What to eat for a healthy pregnancy
by Crescence Krueger www.heartofbirth.org
You are your baby's Source, its entire universe. This is obvious! And so what you eat literally shapes your baby, which isn't a reason for guilt but for allowing yourself the pleasure of exercising your real power. In Pam England's book, Birthing from Within, she writes, “Technology is not a substitute for good nutrition.” Ultrasounds and blood tests don't heal or nourish. You do. By being in a close relationship with your self, it's possible to really know what you and your baby need. Nourishing yourself is the single most important thing you can do for your combined well-being.
Eating regularly keeps your blood sugar stable and your energy levels consistent. In the last few weeks before you give birth, you might need to eat frequent small meals as your stomach is compressed by your very full uterus. Your blood volume increases by fifty percent, so drinking frequently, about three litres of fluid a day, supports your body and prevents bladder infections, headaches and early contractions. Your need for protein increases too, so include it in every snack and meal, when you can. You will build strong, resilient tissue that will stretch rather than tear as you open to your baby. Nuts and dried fruit are a portable, high fibre snack rich in protein, iron, calcium and folic acid, nutrients particularly needed in pregnancy. Fresh fruit smoothies with yogourt or soy milk give a quick nutritious boost. For lunch and dinner, a source of protein, whole grains and dark leafy vegetables should be the priority.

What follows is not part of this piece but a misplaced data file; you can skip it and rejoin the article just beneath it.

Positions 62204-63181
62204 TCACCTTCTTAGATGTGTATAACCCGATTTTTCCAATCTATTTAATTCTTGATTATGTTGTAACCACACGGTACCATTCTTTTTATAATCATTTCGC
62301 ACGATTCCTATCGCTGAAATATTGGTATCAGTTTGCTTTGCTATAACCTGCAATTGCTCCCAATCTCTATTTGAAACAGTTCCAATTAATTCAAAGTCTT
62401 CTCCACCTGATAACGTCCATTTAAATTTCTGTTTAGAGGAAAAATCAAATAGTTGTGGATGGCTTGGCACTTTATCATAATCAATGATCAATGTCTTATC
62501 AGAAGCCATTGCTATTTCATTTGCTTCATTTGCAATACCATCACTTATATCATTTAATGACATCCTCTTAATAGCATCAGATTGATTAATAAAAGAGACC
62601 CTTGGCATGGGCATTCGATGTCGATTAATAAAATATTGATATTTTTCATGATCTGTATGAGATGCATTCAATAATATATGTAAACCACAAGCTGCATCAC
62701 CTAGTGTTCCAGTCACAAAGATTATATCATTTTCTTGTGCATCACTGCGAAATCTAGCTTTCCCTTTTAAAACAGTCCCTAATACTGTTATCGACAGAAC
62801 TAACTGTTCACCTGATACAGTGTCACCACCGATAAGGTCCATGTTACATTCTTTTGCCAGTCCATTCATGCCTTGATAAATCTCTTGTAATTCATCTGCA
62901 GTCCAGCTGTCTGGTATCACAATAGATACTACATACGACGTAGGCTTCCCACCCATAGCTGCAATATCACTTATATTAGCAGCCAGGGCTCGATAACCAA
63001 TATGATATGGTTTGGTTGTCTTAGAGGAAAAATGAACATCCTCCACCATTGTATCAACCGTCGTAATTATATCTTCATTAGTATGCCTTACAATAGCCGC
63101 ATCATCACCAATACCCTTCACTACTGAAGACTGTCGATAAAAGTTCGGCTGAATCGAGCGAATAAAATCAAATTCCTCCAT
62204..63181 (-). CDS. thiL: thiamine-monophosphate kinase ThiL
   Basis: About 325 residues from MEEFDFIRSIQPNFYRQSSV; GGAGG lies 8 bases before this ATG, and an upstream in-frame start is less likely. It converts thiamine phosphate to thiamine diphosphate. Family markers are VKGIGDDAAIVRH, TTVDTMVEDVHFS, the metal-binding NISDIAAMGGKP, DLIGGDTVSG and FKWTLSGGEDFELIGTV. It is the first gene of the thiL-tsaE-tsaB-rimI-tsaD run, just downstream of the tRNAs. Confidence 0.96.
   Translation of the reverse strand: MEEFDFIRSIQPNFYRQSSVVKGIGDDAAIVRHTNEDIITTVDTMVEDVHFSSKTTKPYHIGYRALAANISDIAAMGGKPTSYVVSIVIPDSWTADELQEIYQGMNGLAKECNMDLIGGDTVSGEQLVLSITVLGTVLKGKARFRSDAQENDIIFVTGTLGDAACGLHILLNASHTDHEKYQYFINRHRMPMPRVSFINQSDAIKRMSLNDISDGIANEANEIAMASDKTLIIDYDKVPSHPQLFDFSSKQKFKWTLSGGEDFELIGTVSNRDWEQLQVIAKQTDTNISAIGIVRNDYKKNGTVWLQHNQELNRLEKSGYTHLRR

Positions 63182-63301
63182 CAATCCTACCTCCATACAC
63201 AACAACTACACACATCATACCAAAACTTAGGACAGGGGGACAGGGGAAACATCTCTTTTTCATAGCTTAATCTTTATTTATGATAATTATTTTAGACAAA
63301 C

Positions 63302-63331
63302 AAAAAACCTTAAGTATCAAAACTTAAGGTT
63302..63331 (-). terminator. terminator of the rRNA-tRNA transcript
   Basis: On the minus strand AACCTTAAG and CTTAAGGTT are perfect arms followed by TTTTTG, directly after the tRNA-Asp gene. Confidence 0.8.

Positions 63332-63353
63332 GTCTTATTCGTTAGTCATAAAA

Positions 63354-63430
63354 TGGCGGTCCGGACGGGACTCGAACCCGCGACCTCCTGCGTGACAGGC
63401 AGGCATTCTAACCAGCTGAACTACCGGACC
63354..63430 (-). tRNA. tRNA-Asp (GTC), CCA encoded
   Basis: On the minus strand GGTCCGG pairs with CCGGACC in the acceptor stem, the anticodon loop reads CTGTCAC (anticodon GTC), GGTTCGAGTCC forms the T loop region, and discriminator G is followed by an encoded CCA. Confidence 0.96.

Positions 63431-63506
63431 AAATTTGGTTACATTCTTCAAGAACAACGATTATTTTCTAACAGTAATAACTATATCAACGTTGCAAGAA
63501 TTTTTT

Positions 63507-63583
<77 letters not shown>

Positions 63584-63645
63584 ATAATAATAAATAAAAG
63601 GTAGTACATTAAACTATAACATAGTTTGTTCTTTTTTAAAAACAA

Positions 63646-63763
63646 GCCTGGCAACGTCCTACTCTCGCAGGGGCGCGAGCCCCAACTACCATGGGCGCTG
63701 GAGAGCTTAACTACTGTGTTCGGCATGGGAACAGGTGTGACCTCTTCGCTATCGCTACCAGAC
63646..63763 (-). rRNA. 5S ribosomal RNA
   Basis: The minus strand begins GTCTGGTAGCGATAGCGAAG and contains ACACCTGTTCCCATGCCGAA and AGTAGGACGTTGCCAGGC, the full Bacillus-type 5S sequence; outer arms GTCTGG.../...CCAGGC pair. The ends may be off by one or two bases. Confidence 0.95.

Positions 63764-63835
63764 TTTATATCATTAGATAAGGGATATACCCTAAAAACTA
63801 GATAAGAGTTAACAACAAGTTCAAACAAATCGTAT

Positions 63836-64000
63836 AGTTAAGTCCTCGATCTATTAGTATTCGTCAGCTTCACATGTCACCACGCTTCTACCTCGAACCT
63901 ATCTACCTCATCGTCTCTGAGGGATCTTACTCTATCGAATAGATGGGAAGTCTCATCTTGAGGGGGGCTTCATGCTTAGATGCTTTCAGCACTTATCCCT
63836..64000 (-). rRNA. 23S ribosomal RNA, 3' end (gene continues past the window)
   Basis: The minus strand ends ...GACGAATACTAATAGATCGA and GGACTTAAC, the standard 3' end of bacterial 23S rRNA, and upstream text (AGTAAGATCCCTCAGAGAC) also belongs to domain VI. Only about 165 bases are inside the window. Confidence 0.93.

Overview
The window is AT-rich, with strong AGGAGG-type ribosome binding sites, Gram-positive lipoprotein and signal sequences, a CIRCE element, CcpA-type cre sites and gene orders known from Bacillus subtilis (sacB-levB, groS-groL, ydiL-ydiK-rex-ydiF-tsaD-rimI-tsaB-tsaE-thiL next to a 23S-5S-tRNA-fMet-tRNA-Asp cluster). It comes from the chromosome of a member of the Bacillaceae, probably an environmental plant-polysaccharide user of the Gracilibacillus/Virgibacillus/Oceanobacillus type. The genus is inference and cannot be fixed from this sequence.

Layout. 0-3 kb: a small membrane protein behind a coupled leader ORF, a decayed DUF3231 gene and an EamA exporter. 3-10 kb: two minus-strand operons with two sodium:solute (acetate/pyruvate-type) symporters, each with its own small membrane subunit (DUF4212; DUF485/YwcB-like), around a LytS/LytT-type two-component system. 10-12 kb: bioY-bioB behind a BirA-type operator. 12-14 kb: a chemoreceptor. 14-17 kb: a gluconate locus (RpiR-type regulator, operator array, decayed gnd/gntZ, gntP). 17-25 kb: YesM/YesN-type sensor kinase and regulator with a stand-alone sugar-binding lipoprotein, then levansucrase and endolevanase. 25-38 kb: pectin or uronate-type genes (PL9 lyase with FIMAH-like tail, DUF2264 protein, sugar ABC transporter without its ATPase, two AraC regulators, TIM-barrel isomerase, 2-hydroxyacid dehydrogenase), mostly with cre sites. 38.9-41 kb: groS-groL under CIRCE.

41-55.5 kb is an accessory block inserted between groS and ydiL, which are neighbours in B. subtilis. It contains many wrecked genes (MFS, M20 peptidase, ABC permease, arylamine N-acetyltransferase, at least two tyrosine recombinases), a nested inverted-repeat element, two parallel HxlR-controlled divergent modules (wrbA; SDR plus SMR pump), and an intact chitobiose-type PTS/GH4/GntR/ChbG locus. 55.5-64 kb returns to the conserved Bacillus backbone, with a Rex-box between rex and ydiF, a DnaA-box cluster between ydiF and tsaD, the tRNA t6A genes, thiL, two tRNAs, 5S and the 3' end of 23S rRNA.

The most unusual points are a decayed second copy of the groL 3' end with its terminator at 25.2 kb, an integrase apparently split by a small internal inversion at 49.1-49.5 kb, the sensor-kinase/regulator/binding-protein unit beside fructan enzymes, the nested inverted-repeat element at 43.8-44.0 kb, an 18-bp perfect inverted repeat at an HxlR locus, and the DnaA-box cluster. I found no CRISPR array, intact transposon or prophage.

Also, the average Canadian diet is lacking in adequate levels of DHA (docosahexaenoic acid), an omega-3 fatty acid found predominantly in fish oil that is necessary for your baby's optimal neurological development and is also good for you, reducing your risk of premature labour and postpartum depression. Salmon, herring and sardines are a good source but a supplement ensures an adequate supply.
As a woman, you receive strong messages from our culture about how your body should look. Being pregnant is an opportunity not to take them seriously as you get in greater touch with how you feel. That's where the wisdom lies. And the beauty.
About Crescence Krueger:
Crescence Krueger passes on the beautifully simple and profound Yoga teachings she received from Mark Whitwell and combines them with nineteen years' work as a Doula. As a Prenatal Educator and Yoga Teacher she integrates feminine wisdom sourced directly from the birthing environment and her own experience as a mother. Crescence's prenatal work is additionally supported by a twenty-one year connection to Isabel Perez and her teacher, the iconic midwife, Ina May Gaskin.